Gil Martins investigates domestic terrorism for the FBI. He is a religious man but he’s coming close to losing his faith due to the nature of his job.
Gil starts to investigate a series of unexplained deaths, and as the evidence mounts, it becomes apparent that they have been killed through prayer.
His newfound atheism is severely challenged, and he finds his own life is next on the line.
"Taut, brutal, coarse, believable, and gripping stuff." (Sunday Telegraph on March Violets)
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Did not expect the supernatural turn
Kerr's work is usually genius - this is no exception, however if you are expecting/wanting a logical crime work you will be disapointed
Fans of the supernatural will be fine - its just not me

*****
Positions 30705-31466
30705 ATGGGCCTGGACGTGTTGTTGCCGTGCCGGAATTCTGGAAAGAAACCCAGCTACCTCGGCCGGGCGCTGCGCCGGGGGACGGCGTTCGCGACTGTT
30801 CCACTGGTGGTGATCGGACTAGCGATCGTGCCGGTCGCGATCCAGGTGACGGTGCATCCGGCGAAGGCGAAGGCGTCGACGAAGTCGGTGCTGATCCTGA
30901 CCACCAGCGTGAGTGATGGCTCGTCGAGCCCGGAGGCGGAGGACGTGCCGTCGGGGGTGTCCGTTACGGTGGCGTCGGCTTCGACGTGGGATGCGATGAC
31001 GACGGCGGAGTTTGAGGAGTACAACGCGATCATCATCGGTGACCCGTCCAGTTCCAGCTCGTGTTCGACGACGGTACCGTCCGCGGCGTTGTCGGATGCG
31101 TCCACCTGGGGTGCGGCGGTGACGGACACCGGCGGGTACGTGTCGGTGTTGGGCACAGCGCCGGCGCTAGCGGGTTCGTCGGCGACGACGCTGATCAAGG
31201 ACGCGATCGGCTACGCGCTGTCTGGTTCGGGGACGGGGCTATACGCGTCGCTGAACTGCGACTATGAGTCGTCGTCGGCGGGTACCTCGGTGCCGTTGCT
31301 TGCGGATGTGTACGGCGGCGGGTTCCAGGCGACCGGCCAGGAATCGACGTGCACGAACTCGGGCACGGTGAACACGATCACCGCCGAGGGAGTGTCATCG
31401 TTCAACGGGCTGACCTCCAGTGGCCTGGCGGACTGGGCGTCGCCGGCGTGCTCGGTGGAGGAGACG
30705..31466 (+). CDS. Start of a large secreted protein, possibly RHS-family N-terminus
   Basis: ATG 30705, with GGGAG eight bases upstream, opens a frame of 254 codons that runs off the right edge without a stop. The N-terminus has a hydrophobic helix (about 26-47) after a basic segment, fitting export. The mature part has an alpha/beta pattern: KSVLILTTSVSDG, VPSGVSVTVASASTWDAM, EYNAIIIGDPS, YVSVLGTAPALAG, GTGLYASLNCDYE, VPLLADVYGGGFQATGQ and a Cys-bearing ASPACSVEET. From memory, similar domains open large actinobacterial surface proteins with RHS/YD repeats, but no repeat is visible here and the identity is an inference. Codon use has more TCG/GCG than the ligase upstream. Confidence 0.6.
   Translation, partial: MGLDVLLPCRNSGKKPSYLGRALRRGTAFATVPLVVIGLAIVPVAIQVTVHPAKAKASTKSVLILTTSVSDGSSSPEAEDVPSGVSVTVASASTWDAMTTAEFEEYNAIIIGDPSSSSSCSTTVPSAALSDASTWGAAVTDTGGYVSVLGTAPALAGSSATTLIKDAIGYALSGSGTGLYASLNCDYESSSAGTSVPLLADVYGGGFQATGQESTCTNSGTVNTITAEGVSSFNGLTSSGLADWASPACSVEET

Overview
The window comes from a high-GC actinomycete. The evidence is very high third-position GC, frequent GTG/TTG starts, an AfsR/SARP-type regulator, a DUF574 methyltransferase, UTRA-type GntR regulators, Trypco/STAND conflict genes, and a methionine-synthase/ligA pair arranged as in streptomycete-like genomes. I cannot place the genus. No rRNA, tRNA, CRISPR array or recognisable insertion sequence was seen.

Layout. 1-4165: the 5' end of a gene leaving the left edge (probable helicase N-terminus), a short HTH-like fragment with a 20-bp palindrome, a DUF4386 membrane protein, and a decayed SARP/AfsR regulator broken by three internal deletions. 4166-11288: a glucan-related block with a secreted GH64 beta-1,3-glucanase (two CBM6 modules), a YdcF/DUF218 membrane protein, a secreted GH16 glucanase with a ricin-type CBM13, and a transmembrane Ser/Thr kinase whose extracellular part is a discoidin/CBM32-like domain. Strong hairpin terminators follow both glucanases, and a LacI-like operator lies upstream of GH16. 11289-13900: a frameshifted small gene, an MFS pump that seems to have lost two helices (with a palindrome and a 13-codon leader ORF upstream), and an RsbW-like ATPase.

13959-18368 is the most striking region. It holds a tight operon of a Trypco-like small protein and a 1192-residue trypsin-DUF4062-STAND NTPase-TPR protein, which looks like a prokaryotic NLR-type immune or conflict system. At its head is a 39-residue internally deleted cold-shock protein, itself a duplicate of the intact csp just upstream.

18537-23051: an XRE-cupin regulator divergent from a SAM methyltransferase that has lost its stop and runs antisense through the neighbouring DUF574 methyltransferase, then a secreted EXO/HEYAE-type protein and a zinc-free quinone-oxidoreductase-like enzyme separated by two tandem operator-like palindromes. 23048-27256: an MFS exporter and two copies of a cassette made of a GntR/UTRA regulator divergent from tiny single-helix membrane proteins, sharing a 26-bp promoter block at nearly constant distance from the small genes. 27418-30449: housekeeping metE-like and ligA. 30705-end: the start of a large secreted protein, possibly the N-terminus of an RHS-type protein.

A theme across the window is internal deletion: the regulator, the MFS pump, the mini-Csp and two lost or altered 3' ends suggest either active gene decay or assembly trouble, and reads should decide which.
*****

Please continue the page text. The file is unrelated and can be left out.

The turn to the supernatural, the taster does not prepare you for where this book goes, those who are not fans of the supernatural beware
- Dr B.
Is Philip Kerr feeling alright ?
I am a fan of Philip Kerr, but this book should never have got past his publisher. Perhaps he is going through a personal religious crisis, and this is his attempt to exorcise his problems. I hope it worked for him, because this turgid, repetitive, occasionally laughable novel certainly didn't do it for me.
It wasn't helped by a ponderous narrator whose "Scottish" accent veered between Ireland, Pakistan and Eastern European Yiddish.
There is a good novel to be written about the American religious right. This isn't it.